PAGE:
Silver? Oskar was beginning to feel a bit uncomfortable with his host, beyond his shocking appearance. “Do you know why they broke up, if not when?”
“Well, he did leave her, but it probably wasn’t a break-up in the sense you’re thinking. You see, as Julian told me, Sesquans do something similar to the Amish…when young Amish go out to experience the wider world for a time, before returning to their community. The Amish call it Rumspringa. They get all that yearning and youthful restlessness out of their systems before settling back in and accepting their own nature. I’m sure it was simply Julian’s time to return.”
Oskar found this explanation a bit hard to process. So had Julian belonged to some cult? Was that what this man was suggesting? “Are you sure you didn’t hear them arguing up there? They didn’t have a big blow-up, or anything?”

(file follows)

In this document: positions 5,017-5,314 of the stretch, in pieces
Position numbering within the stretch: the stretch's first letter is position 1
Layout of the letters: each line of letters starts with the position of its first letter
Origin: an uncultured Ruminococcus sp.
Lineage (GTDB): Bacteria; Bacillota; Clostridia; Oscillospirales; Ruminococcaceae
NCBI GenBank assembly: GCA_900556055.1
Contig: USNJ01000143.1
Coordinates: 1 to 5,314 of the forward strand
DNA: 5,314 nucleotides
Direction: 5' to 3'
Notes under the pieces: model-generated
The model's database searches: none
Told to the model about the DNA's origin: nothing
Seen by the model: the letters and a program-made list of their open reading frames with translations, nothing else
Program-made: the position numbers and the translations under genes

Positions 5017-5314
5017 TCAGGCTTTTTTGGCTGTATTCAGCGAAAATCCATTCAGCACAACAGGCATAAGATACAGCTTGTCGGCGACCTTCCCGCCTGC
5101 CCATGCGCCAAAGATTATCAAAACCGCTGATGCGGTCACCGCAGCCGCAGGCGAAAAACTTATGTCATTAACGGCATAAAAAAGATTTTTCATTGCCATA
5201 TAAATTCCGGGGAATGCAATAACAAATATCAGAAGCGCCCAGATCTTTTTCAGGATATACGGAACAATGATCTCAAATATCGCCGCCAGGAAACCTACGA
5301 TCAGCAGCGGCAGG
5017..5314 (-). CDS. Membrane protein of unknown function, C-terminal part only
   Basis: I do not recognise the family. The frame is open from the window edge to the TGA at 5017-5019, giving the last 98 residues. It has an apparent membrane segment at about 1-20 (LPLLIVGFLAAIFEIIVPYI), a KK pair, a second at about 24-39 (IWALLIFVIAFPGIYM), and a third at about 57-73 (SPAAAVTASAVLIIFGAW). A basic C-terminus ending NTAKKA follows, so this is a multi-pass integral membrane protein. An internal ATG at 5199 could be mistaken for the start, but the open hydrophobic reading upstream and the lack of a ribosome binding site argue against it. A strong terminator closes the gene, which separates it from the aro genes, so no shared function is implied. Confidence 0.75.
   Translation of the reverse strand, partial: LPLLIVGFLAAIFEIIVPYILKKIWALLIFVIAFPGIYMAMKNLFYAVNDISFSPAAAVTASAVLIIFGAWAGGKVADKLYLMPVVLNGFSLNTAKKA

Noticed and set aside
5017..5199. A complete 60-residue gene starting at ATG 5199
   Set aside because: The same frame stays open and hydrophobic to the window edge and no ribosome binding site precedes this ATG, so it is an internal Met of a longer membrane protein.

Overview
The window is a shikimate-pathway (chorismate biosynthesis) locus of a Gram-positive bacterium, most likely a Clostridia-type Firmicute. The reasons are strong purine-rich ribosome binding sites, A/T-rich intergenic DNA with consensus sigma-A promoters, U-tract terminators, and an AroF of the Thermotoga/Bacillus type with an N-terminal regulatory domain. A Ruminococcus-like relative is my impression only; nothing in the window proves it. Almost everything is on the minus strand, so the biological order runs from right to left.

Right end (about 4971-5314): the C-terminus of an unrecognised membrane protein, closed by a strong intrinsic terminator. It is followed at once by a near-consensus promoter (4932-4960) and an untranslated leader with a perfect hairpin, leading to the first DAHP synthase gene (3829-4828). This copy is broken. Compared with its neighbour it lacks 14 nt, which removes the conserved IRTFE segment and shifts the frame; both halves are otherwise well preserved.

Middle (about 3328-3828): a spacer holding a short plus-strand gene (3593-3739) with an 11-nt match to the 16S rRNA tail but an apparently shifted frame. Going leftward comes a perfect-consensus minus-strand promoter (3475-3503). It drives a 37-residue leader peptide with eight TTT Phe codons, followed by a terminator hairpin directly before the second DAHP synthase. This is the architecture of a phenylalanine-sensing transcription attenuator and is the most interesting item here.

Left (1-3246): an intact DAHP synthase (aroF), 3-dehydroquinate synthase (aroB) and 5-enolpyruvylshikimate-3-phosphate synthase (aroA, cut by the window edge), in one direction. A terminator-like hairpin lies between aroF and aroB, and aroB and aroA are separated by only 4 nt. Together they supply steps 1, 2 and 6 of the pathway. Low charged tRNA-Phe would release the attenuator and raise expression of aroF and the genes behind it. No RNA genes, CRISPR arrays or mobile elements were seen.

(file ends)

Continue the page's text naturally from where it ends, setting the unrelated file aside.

“Oh no, they were no bother. The only sound I ever heard from up there was Julian playing his pan flute, and I didn’t mind that at all. Such a lovely, melancholy sound it was.”
“I saw his pan flute upstairs. I think he left some other things, too.”
“He may have given Aliza the flute to remember him by, but if you saw other pieces from Sesqua Valley upstairs, I think you must be talking about the pieces Aliza bought from me herself, after Julian was already gone. Things she felt would keep her connected to him, I suspect.”
“A red pinecone? A funny statue of a little…satyr, or something?”
“Yes, yes, I sold those to Aliza. I’m very fortunate to have amassed a number of items from Sesqua Valley over the years, and Julian gave some of them to me himself when he needed money. Though sometimes he’d just trade them for some old books he wanted. Here…I’ll show you my Sesqua collection.”
Oskar meant to decline, as this was becoming a digression, but the scarred man was already moving toward another nearby glass showcase, and a moment later Oskar drifted after him. When Oskar had joined him, the man gestured proudly at the display.
“It’s like evidence of Atlantis. Proof of Leng, and Kadath. Look at it!”